Alcohol-related blackouts are gaps in memory, when you can’t recall what happened while you were intoxicated. Blackouts can happen to anyone who drinks alcohol, regardless of their age or experience with drinking.
Blackouts happen when you drink so much alcohol that your brain isn’t able to store memories long-term. There are two types of blackouts. The most common is a fragmentary blackout, which leads to only partial memories being formed, with missing periods of time. The more serious type is an “en bloc” blackout, or completely forgetting what happened. With this type, memories of events do not form. It is as if the events never happened.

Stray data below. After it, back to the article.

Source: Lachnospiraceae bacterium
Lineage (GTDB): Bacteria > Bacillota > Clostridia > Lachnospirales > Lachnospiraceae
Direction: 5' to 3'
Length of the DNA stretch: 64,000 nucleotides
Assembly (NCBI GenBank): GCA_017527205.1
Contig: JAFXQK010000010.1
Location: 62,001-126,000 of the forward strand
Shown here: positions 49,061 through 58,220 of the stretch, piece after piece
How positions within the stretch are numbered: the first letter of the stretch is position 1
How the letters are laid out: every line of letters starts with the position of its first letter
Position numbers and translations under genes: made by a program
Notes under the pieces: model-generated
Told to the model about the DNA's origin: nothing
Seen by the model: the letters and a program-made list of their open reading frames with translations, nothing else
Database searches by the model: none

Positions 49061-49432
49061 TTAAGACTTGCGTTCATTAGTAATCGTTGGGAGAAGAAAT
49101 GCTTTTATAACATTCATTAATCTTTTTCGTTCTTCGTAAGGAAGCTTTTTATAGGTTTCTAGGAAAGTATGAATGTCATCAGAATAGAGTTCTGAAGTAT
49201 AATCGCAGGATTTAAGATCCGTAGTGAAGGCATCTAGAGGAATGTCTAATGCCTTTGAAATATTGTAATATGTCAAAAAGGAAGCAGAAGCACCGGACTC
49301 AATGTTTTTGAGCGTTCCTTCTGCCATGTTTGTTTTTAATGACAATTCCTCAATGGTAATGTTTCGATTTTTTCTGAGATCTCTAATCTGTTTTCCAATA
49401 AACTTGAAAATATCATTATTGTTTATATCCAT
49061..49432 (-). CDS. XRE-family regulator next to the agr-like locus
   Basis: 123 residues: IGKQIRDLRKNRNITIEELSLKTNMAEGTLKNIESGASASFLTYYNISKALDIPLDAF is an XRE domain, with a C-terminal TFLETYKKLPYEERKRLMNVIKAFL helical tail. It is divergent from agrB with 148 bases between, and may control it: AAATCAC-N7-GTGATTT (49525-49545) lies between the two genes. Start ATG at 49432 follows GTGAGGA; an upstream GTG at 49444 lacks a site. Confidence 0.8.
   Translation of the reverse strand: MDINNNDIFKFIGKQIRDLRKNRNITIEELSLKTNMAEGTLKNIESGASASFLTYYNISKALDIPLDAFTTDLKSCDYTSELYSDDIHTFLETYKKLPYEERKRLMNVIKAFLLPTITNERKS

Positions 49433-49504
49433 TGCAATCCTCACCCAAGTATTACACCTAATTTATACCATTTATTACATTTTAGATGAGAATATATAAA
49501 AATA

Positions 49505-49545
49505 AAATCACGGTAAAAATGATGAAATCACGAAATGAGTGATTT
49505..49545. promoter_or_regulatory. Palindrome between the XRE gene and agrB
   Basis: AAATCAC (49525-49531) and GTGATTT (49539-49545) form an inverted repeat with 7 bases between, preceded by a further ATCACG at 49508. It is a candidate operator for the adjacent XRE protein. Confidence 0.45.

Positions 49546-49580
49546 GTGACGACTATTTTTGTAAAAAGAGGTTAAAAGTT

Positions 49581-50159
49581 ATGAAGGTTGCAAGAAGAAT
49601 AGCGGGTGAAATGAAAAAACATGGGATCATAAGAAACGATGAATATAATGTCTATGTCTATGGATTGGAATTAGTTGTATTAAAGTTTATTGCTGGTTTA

Blackouts are different from passing out. Passing out means a person has either fallen asleep or lost consciousness from too much drinking. In contrast, a person is awake during a blackout, but their brain is not creating new memories. Sometimes a person can transition from having a blackout to passing out.
Blackouts become more likely as your blood alcohol concentration reaches a high level quickly, as occurs with binge drinking. They’re also more likely with certain medications.
Blackouts are not necessarily a sign of alcohol use disorder. But you may want to reconsider your relationship with alcohol. Learn more about blackouts and alcohol.
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